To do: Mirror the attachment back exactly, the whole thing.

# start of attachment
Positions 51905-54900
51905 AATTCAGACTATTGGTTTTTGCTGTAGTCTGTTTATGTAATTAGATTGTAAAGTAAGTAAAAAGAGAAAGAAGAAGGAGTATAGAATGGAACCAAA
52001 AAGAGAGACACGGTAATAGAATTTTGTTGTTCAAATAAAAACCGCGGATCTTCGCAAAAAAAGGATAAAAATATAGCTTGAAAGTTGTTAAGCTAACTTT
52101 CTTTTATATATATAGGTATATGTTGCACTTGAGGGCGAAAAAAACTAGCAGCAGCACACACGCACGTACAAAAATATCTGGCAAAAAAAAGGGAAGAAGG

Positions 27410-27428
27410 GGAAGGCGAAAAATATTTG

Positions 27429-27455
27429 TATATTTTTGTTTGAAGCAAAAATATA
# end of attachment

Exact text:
Positions 51905-54900
51905 AATTCAGACTATTGGTTTTTGCTGTAGTCTGTTTATGTAATTAGATTGTAAAGTAAGTAAAAAGAGAAAGAAGAAGGAGTATAGAATGGAACCAAA
52001 AAGAGAGACACGGTAATAGAATTTTGTTGTTCAAATAAAAACCGCGGATCTTCGCAAAAAAAGGATAAAAATATAGCTTGAAAGTTGTTAAGCTAACTTT
52101 CTTTTATATATATAGGTATATGTTGCACTTGAGGGCGAAAAAAACTAGCAGCAGCACACACGCACGTACAAAAATATCTGGCAAAAAAAAGGGAAGAAGG

Positions 27410-27428
27410 GGAAGGCGAAAAATATTTG

Positions 27429-27455
27429 TATATTTTTGTTTGAAGCAAAAATATA